It is important to evolve in \(k_t\) (as well as \(x\)) to be able to understand the origin and the behaviour of the dynamical infrared cutoff—that is, to see how the \(k_t(s,y)\) distribution is generated within perturbative QCD. Here \(y= \ln (1/x)\) is the rapidity of the parton. This dynamically generated cutoff affects (i) the \(p_T\) distribution of secondary hadrons, (ii) the slope, \(\alpha '_P\), of the (QCD) pomeron trajectory and (iii) the values of the triple- and multi-pomeron couplings which control the predictions of the cross sections for diffractive dissociation.

It is natural to approximate the input by taking \(x_0=0.2\). The reasons are as follows. For BFKL evolution we have to consider small \(x\), but we would like to cover the largest possible rapidity interval. Therefore we start with \(x_0=0.2\), reserving a larger \(x\) interval for the valence quarks, and possible Good–Walker diffractive eigenstates [18], which describe low-mass diffractive dissociation. Moreover the typical DGLAP input gluon has a \((1-x)^5\) type distribution corresponding to a mean of \(x\) of about 0.2.

^{3}However, we must account for the absorption by both the incoming beam \((a)\) and the target \((b)\) protons interacting with intermediate partons. That is, actually the absorptive factor reads

^{4}

^{5}\(B_g=1\) GeV\(^{-2}\). To obtain the full opacity we take the integral

## 3 The parton \(k_t\) distribution

*neglects*the absorptive effects, that is, we have the case when the survival factor \(S\equiv 1\) in (12). The distribution then decreases approximately linearly with increasing \(k_t\).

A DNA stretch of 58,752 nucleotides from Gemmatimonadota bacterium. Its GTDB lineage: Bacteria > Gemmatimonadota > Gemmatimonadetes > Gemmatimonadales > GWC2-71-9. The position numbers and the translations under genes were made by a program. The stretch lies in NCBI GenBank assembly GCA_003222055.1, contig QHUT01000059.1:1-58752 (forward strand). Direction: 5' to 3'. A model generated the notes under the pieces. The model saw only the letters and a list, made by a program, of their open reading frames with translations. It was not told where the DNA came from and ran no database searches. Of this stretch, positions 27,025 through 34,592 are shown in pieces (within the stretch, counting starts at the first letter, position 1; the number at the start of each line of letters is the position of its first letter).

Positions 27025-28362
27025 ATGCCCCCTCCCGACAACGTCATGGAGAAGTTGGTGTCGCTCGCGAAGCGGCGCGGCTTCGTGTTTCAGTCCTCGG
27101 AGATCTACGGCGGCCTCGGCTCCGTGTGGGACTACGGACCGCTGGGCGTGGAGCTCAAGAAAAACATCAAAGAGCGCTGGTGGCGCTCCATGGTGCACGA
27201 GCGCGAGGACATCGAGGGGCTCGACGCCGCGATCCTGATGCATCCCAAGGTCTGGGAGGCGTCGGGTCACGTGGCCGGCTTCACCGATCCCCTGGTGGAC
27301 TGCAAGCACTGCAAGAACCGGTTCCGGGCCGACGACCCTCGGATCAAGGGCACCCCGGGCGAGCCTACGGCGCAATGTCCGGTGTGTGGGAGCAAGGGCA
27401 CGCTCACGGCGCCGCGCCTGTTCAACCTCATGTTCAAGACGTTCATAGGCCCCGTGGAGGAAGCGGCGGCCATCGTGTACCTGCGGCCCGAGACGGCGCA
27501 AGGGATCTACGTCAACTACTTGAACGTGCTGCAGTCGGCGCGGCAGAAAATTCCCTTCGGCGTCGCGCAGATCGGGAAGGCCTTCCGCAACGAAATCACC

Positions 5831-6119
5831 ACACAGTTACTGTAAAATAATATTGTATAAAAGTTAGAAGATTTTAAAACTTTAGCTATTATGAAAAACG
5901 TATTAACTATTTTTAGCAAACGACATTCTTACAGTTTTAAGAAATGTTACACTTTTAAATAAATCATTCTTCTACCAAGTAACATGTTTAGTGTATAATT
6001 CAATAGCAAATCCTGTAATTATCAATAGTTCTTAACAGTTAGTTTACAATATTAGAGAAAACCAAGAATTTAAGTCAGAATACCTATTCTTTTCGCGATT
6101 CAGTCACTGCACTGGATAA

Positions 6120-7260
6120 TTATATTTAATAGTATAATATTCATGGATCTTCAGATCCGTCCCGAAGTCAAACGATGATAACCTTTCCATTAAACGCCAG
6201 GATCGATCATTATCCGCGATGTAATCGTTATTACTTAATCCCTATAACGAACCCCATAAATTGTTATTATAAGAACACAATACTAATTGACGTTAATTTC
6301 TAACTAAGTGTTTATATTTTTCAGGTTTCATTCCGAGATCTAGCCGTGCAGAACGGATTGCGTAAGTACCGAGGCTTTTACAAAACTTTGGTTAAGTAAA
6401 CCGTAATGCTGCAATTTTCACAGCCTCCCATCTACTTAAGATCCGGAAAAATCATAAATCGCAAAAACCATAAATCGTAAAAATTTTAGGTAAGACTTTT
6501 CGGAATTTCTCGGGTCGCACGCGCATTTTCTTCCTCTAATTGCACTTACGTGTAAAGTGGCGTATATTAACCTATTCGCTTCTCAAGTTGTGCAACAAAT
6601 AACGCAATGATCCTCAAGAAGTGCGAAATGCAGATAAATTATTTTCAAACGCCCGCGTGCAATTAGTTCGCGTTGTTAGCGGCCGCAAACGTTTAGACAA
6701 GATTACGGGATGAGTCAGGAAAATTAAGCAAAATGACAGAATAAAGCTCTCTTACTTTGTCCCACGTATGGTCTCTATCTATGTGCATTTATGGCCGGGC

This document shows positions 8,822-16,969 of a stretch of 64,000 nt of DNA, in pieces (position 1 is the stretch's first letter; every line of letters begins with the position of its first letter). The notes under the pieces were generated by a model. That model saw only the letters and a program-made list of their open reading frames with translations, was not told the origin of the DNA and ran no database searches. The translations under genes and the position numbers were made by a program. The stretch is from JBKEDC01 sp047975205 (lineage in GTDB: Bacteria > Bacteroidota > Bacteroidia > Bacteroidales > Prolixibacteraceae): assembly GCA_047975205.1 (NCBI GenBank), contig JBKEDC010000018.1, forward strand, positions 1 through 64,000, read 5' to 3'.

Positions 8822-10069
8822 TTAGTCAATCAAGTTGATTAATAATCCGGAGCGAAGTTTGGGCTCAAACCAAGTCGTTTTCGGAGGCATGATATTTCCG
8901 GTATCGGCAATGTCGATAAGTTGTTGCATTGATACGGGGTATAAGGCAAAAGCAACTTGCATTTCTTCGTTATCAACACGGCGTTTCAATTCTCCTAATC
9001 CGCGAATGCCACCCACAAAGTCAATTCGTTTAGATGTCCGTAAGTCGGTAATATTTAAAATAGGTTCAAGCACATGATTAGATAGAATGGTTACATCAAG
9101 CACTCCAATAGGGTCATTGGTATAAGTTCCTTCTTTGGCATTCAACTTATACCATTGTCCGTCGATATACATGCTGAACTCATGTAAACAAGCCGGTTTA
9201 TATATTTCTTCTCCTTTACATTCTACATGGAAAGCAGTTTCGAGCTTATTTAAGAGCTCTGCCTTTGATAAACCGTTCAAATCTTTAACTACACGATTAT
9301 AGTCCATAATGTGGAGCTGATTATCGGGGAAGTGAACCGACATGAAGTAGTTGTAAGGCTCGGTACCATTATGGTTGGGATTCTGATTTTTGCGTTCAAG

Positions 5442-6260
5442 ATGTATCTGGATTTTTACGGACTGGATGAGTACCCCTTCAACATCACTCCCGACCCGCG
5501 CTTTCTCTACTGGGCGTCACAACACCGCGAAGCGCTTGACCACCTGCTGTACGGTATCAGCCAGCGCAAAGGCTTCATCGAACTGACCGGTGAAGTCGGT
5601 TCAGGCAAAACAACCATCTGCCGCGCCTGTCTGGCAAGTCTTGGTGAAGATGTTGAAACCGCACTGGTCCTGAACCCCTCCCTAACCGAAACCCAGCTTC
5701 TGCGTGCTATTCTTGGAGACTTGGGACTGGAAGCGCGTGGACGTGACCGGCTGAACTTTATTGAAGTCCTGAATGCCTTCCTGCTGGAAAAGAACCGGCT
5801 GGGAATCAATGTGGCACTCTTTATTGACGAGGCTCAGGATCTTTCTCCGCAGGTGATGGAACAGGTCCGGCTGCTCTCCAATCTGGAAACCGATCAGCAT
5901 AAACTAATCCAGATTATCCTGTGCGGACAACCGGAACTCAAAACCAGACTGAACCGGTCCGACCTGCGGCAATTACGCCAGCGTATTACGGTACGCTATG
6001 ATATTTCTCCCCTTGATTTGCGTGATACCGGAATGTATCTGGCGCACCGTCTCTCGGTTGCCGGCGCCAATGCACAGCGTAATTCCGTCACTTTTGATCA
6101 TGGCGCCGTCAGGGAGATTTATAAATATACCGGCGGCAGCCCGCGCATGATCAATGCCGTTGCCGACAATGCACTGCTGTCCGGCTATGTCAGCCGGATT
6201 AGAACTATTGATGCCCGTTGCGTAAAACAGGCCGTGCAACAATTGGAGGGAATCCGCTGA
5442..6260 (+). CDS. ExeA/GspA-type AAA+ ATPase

## 4 How to measure the \(k_t\) distribution

Note that the predicted values of \(\langle k_t\rangle \) are of the same ‘order of magnitude’, but smaller than, the value of the \(k_\mathrm{min}\) cutoff used in the PYTHIA Monte Carlo, which is based on DGLAP evolution. However, we have to recall that (a) these are not exactly the same quantities and (b) here we have used a simplified model based on the LO BFKL kernel.^{6} The advantage of this model is that it is sufficiently transparent and practically has no free parameters. The only exceptions are the starting values of \(x_0=0.2\) and \(k_0=0.5\) GeV and the slope \(B_g=1\) GeV\(^{-2}\) of the initial ‘constituent’ gluon. The parameters are not chosen to describe the data, but simply taken to have physically reasonable values. Besides this, there may be some ‘intrinsic’ transverse momentum of the initial gluon which will enlarge the final value of \(\langle k_t\rangle \).

We should emphasise that the partonic \(k_t\) distribution, although not directly observable, drives all soft high-energy interactions. Clearly it would be interesting to measure the gluon’s \(\langle k_{g,t}\rangle \) experimentally. Can this be done? The problem is that actually we never observe partons, but only the final secondary hadrons, which are mainly pions. Unfortunately the distributions of light hadrons (such as pions, kaons) are strongly affected by final-state interactions: that is, by hadronisation, confinement and the decay of resonances. In particular, the \(p_t\) distribution of secondary pions strongly depends on the possible colour re-connection. Therefore it appears better to study the distributions of mesons which contain one heavy quark. Due to the strong leading particle effect [11, 12, 13], the \(p_t\) distribution of these mesons is close to that of the heavy quark. Since heavy quarks are mainly produced by the \(gg\rightarrow Q\bar{Q}\) subprocess, we may expect that (modulo some smearing due to hadronisation when the heavy quark picks up a light antiquark) the mean momentum of such a meson should carry the momentum of the parent gluon. Final-state interactions and resonance decays do not appreciably distort the \(p_t\) distributions of these heavy mesons.